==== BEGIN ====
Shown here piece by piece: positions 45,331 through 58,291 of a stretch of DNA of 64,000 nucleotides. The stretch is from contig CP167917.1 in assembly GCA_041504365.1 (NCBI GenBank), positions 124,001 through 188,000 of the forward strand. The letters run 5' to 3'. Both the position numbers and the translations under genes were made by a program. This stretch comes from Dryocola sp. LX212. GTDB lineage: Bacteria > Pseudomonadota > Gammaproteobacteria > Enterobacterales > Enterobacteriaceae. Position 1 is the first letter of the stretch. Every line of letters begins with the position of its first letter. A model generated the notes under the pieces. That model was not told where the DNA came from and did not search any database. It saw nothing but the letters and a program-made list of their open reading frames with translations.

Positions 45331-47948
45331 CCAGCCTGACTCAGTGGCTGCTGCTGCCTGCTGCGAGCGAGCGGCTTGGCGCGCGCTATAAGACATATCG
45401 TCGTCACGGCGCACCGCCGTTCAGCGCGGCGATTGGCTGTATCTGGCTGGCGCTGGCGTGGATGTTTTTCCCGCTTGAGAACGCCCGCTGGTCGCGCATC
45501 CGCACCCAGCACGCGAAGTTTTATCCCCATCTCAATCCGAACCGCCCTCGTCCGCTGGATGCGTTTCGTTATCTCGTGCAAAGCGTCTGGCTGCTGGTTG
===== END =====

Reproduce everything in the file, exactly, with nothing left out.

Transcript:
Shown here piece by piece: positions 45,331 through 58,291 of a stretch of DNA of 64,000 nucleotides. The stretch is from contig CP167917.1 in assembly GCA_041504365.1 (NCBI GenBank), positions 124,001 through 188,000 of the forward strand. The letters run 5' to 3'. Both the position numbers and the translations under genes were made by a program. This stretch comes from Dryocola sp. LX212. GTDB lineage: Bacteria > Pseudomonadota > Gammaproteobacteria > Enterobacterales > Enterobacteriaceae. Position 1 is the first letter of the stretch. Every line of letters begins with the position of its first letter. A model generated the notes under the pieces. That model was not told where the DNA came from and did not search any database. It saw nothing but the letters and a program-made list of their open reading frames with translations.

Positions 45331-47948
45331 CCAGCCTGACTCAGTGGCTGCTGCTGCCTGCTGCGAGCGAGCGGCTTGGCGCGCGCTATAAGACATATCG
45401 TCGTCACGGCGCACCGCCGTTCAGCGCGGCGATTGGCTGTATCTGGCTGGCGCTGGCGTGGATGTTTTTCCCGCTTGAGAACGCCCGCTGGTCGCGCATC
45501 CGCACCCAGCACGCGAAGTTTTATCCCCATCTCAATCCGAACCGCCCTCGTCCGCTGGATGCGTTTCGTTATCTCGTGCAAAGCGTCTGGCTGCTGGTTG